Do Domesticated Foxes Exist?

A photo of a pet silver fox with the text "Domestic Foxes?" over the image

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Do Domesticated Foxes Exist?

 Short answer: No. Truly domesticated foxes do not exist.

Long answer–Still no (ft. the Russian Silver Fox Experiment)

With the rise in popularity of pet foxes on social media, I often find myself telling people “Actual domestic foxes are not real, and anyone who is trying to sell you one or claims they have one as a pet is lying to you.” To which people are quick to respond “But what about the Russian silver fox experiment?” The answer is no–the Russian silver foxes are not actually domesticated. Allow me to explain…

The Russian Silver Fox Experiment conducted by Dmitry Belyaev and his colleagues at the Institute of Cytology and Genetics was an attempt to determine if selective breeding based on behavioral traits was how wolves ended up turning into dogs. And while the study produced fascinating results, it is crucial to understand that the foxes involved in the experiment are not truly domesticated.

In the late 1950s, Belyaev initiated his experiment with a population of captive-bred foxes from fur farms. The experiment involved selectively breeding the foxes based on their tameness toward humans in an attempt to replicate the domestication process. Initially, the researchers chose the least aggressive foxes and allowed them to breed. However, over several generations, the team became more specific with their selective breeding requirement. Now, instead of choosing the foxes that were simply the “least aggressive”, the researchers sought out and bred the foxes that displayed the most approachable and friendly behaviors. This selective breeding did manage to change the whole population’s temperament.

After approximately 30 generations, most of the selected foxes exhibited distinctive traits commonly associated with domestication. These included changes in fur coloration, floppy ears, shorter tails, and alterations in reproductive behavior. Additionally, some of the foxes became more socially tolerant and displayed an increased affinity for human companionship.

“So they’re domesticated foxes, right?” No. 

a photo of a domesticated fox from the russian silver fox program
A photo of a russian silver fox taken by Darya Shepeleva

Even though there were significant changes made to the population’s behavior and physical appearance, the animals in the Russian Silver Fox Experiment are not considered truly domesticated. Domestication is a complex process that involves not only genetic modifications but also cultural, environmental, and co-evolutionary factors. It also takes thousands of years. For reference, the Russian silver fox experiment only lasted around 50 (although the ancestors of these foxes are apparently still being bred and sold.) 

 Additionally, the selective breeding process in the Russian Silver Fox Experiment was based mostly on tameness towards humans, which is only one aspect of domestication. Domestication involves the development of traits such as reduced aggression, increased social tolerance with other animals, adaptability to human environments, and altered reproductive patterns. Domestication also involves a range of major genetic alterations that influence an animal’s physiology. A simple example is the diet of a domestic dog vs a wolf. A domestic dog can thrive on a diet comprised exclusively of dog kibble–a wolf cannot. The genes of domestic dogs evolved over thousands of years to enable them to survive and thrive on the diet they eat today. The lack of major genetic and behavioral change in these so-called “domestic foxes,” is further evidence they are not truly domesticated.  Furthermore, although they did become tamer, the foxes retained wild behaviors such as scent marking and trouble potty training. These behaviors are not typically observed in fully domesticated species. And although the Russian silver foxes are far easier pets than red foxes you will find from a breeder here in the US, they are still not pets like cats, dogs, or rabbits.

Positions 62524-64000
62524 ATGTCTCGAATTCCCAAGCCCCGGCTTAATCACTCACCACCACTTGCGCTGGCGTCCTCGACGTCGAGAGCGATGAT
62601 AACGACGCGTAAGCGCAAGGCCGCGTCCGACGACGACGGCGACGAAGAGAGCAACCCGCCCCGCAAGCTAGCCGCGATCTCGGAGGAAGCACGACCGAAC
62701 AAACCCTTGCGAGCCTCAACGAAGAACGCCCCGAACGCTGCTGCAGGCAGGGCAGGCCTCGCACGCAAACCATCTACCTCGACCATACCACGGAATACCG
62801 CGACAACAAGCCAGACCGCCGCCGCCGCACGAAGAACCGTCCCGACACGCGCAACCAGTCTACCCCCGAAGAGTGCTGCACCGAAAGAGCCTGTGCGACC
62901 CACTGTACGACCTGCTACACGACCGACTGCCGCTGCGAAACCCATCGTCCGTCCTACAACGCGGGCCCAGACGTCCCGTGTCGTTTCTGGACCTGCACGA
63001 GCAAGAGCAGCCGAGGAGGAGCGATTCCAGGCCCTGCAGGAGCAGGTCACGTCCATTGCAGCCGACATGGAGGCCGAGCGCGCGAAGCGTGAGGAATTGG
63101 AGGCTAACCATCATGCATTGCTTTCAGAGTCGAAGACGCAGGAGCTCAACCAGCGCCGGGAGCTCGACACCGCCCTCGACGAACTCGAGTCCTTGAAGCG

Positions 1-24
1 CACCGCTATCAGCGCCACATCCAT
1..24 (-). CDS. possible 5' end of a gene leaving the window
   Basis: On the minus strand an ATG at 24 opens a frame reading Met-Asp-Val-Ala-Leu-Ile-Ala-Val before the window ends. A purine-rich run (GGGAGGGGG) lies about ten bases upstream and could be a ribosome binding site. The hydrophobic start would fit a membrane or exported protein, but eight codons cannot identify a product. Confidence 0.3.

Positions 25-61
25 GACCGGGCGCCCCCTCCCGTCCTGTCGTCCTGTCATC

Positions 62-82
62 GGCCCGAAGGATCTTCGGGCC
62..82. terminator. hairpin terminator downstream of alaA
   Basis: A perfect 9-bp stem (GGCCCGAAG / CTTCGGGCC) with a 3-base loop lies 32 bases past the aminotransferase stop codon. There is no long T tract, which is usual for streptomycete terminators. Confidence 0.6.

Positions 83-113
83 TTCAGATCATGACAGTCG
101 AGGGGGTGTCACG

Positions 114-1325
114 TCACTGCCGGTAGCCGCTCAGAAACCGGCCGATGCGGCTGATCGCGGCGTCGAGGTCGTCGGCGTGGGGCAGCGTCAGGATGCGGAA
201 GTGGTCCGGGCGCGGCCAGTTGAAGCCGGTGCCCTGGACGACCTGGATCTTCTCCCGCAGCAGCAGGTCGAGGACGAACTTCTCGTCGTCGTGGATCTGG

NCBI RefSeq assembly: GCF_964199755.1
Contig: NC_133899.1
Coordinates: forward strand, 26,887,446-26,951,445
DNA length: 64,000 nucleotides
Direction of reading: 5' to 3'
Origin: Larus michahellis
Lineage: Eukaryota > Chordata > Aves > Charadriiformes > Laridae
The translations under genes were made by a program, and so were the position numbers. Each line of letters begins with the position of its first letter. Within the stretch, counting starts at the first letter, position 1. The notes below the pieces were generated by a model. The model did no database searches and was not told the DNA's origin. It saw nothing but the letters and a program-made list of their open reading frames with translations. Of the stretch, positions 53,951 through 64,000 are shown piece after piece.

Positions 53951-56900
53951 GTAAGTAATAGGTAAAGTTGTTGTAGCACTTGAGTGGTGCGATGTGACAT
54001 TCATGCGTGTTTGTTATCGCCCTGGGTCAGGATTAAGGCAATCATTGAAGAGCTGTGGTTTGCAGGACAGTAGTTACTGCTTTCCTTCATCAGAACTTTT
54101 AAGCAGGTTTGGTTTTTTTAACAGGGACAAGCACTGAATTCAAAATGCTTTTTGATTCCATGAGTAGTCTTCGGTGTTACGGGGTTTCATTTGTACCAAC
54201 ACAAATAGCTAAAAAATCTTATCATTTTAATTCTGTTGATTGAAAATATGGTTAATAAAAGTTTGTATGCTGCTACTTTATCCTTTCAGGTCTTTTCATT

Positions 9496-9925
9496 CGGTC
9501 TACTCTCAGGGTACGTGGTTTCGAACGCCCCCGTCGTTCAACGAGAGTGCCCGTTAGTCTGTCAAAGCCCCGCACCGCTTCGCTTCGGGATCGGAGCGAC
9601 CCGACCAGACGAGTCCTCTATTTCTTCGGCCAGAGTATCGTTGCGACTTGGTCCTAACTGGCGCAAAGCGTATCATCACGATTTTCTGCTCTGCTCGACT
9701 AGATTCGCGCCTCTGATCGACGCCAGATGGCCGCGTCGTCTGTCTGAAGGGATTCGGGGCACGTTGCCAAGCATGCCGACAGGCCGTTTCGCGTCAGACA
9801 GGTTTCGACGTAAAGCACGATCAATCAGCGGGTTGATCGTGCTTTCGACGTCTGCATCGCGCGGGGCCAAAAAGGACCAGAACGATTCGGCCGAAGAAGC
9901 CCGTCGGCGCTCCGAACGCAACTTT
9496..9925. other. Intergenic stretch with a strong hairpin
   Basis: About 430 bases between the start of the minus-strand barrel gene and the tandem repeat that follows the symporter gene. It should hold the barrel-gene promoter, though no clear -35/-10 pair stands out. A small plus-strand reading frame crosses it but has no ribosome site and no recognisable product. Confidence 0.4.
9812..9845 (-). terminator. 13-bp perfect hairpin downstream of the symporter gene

In conclusion, while the foxes involved in the study did display many characteristics associated with domestication, they are not examples of truly domesticated animals. That is not to say the experiment is without value, however. The Russian Silver Fox Experiment did a wonderful job of shedding light on the potential for rapid behavioral changes through selective breeding, and further validated the theory of Domestication Syndrome.  However, in the end, domestication takes thousands of years, and “domestic foxes” still do not exist.

P.S. Belyaev’s experiment was also inherently flawed due to the fact he did not start with wild foxes, but instead foxes from fur farms that had already been highly selectively bred over hundreds of generations. 


Goldman, Jason G. “Man’s New Best Friend? A Forgotten Russian Experiment in Fox Domestication.” Scientific American Blog Network, 6 Sept. 2010,

Gorman, James. “Why Are These Foxes Tame? Maybe They Weren’t so Wild to Begin with (Published 2019).” The New York Times, 3 Dec. 2019,

Kaiser, Sylvia, et al. “Domestication Affects the Structure, Development and Stability of Biobehavioural Profiles.” Frontiers in Zoology, vol. 12, no. Suppl 1, 2015, p. S19,

Pennisi, Elizabeth. “Diet Shaped Dog Domestication.”, 23 Jan. 2013,

Wilkins, Adam S., et al. “The “Domestication Syndrome” in Mammals: A Unified Explanation Based on Neural Crest Cell Behavior and Genetics.” Genetics, vol. 197, no. 3, July 2014, pp. 795–808,,


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